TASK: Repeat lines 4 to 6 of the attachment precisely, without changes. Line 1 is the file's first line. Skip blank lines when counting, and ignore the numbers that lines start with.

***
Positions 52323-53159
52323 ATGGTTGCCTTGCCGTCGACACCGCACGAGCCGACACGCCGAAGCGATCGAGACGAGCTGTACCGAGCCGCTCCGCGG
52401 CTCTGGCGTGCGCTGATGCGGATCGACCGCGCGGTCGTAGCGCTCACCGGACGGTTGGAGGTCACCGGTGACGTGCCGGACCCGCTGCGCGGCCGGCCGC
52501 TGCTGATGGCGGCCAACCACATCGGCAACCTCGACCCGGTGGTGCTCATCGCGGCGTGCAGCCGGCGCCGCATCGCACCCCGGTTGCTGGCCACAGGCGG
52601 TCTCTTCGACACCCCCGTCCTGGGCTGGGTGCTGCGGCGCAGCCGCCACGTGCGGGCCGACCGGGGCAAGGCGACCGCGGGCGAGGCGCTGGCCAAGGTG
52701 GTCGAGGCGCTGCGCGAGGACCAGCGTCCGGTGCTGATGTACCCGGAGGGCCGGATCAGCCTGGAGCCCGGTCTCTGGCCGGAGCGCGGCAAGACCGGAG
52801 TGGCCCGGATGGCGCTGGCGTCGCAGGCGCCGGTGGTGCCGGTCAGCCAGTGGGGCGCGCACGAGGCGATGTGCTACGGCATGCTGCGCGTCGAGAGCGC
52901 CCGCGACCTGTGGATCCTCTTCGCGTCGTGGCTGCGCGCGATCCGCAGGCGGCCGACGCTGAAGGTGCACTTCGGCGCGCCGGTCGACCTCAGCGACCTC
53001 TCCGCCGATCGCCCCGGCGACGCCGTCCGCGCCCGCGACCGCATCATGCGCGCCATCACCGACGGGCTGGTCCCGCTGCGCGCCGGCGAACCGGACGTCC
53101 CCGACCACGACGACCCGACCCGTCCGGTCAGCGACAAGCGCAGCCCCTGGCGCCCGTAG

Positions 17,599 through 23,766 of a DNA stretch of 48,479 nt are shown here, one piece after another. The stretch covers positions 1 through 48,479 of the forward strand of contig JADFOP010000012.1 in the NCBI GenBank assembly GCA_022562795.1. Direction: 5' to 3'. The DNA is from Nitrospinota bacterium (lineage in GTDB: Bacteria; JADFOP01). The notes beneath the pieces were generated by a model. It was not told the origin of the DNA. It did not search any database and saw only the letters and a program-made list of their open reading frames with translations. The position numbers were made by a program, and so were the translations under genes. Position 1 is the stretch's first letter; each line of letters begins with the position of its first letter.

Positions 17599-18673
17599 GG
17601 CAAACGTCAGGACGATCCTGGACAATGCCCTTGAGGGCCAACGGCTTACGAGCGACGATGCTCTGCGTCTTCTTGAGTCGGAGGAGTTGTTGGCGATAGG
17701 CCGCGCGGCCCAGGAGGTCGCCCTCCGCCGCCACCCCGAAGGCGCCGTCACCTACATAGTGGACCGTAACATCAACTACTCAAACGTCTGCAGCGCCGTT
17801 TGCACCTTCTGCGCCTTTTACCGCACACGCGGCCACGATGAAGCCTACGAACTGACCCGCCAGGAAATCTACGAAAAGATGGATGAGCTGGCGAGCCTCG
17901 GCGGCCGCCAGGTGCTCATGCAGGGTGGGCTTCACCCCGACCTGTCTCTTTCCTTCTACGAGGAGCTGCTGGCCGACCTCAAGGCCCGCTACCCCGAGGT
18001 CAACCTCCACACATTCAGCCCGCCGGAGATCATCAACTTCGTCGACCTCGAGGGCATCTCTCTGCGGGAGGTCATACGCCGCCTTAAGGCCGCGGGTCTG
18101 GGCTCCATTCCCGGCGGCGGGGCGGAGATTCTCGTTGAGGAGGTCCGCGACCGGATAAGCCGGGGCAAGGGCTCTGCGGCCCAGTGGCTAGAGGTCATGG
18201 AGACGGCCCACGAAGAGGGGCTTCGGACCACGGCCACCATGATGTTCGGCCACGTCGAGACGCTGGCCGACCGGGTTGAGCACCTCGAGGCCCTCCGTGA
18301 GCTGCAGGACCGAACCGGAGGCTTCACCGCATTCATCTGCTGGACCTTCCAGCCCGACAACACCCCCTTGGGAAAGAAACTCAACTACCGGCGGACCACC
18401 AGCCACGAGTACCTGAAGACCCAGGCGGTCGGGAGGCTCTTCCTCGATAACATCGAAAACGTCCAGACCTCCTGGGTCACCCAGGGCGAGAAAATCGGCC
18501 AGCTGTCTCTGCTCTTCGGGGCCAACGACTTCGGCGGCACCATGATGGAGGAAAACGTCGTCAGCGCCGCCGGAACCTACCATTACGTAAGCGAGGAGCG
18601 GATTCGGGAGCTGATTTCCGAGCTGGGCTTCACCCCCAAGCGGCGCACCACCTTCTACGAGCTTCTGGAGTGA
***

52501 TGCTGATGGCGGCCAACCACATCGGCAACCTCGACCCGGTGGTGCTCATCGCGGCGTGCAGCCGGCGCCGCATCGCACCCCGGTTGCTGGCCACAGGCGG
52601 TCTCTTCGACACCCCCGTCCTGGGCTGGGTGCTGCGGCGCAGCCGCCACGTGCGGGCCGACCGGGGCAAGGCGACCGCGGGCGAGGCGCTGGCCAAGGTG
52701 GTCGAGGCGCTGCGCGAGGACCAGCGTCCGGTGCTGATGTACCCGGAGGGCCGGATCAGCCTGGAGCCCGGTCTCTGGCCGGAGCGCGGCAAGACCGGAG